FIG. 8 illustrates example machine accessible instructions that may be executed to implement any or all of the example fax control servers 224 of FIGS. 1-3. The example machine accessible instructions of FIG. 8 may be carried out by a processor, a controller and/or any other suitable processing device. For example, the example machine accessible instructions of FIG. 8 may be embodied in coded instructions stored on a tangible medium such as a flash memory, a ROM and/or RAM associated with a processor (e.g., the example processor 900 discussed below in connection with FIG. 9). Alternatively, some or all of the example machine accessible instructions of FIG. 8 may be implemented using any combination(s) of ASIC(s), PLD(s), FPLD(s), discrete logic, hardware, firmware, etc. Also, some or all of the example machine accessible instructions of FIG. 8 may be implemented manually or as any combination of any of the foregoing techniques, for example, any combination of firmware, software, discrete logic and/or hardware. Further, although the example machine accessible instructions are described with reference to the flowchart of FIG. 8, many other methods of implementing the machine accessible instructions of FIG. 8 may be employed. For example, the order of execution of the blocks may be changed, and/or one or more of the block described may be changed, eliminated, sub-divided, or combined. Additionally, any or all of the example machine accessible instructions of FIG. 8 may be carried out sequentially and/or carried out in parallel by, for example, separate processing threads, processors, devices, discrete logic, circuits, etc.

The example machine accessible instructions of FIG. 8 begin when a call is received by the Fax control server 224 of the IMS network 102 from an IMS device 118-121 (block 802). The fax control server 224 may receive an indication of a call in any number of ways. For example, the call may be received by one of the P-CSCF servers 206 and 208, which may in turn direct the call to the S-CSCF server 212 associated with the calling party. Generally speaking, the calling party (i.e., at one of the IMS devices 118-121) sends a SIP INVITE message to the IMS network 102, and the SIP INVITE message may identify both the calling party and the called party. While a traditional IMS network typically performs an ENUM query by sending an ENUM query request message to an ENUM server upon receipt of a call, the methods and apparatus described herein allow the example IMS network 102 to invoke the SIP parser 310 (block 804) of the fax control server 224 to avoid invocation of computationally intense functions of the media gateway 220 and/or a T.38 to T.37 gateway when it is determined that a received call is a fax call. As described above, the traditional IMS network assumes all received calls are voice calls and establishes end-point connectivity within the IMS network before discovering that the call is a fax call. Additionally, even after determining that the call is a fax call, the traditional IMS network assumes that all such fax calls must be routed to the destination via T.37 store-and-forward mechanism(s), thereby requiring conversion to an e-mail format.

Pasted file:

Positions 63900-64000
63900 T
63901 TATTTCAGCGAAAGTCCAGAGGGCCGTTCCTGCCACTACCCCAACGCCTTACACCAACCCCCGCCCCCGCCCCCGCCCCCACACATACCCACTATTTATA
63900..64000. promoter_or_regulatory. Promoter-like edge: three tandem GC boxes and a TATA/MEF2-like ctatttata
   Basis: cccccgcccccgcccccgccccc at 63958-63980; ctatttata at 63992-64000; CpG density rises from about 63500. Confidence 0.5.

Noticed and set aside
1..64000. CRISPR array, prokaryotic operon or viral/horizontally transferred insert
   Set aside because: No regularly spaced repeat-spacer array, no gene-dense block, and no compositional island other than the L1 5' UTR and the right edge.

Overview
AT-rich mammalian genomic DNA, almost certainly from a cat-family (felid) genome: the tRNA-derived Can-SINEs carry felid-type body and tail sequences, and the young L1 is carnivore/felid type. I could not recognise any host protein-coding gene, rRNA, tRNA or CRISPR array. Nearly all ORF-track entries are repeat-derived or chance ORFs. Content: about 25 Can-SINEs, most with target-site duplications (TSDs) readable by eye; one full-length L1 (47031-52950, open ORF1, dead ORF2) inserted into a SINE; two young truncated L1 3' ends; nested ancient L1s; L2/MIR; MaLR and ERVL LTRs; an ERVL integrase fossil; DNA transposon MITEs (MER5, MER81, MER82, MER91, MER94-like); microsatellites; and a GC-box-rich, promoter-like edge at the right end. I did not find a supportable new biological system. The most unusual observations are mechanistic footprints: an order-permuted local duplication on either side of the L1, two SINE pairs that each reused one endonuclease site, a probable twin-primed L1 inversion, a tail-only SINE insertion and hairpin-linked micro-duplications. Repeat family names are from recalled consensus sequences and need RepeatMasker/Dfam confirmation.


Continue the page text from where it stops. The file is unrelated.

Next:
In contrast, before establishing end-point connectivity, the example SIP parser 310 determines whether the SIP message received from the calling party IMS device 118-121 includes an SDP payload (block 806). If the received SIP message does not include an SDP payload, then the example fax control server 224 relinquishes responsibility of the received call, and the IMS network 102 proceeds to handle the call in a manner consistent with traditional IMS network(s) (block 808). However, if the SIP parser 310 determines that the SIP message includes an SDP payload (block 806), then the SIP parser 310 extracts relevant SDP information to build an SDP table (block 810), such as the example SDP table 500 shown in FIG. 5. While a SIP message may include an SDP payload for purposes other than fax handling, the example SIP parser 310 of FIG. 3 employs the SDP flag library 312 to extract only such SDP information that is relevant for handling fax calls, including making the determination as to whether the calling party is sending a fax call (block 812). For example, the SIP parser 310 may scan SDP value information for an indication that the corresponding call is a fax call (e.g., a session description such as the example session description 504 of FIG. 5 (e.g., “a”) having the term “fax” listed therein). In the event that the SDP payload 400 does not indicate that the call is a fax, then the example fax control server 224 relinquishes responsibility of the received call, and the IMS network 102 proceeds to handle the call in a manner consistent with traditional IMS network(s) (block 808).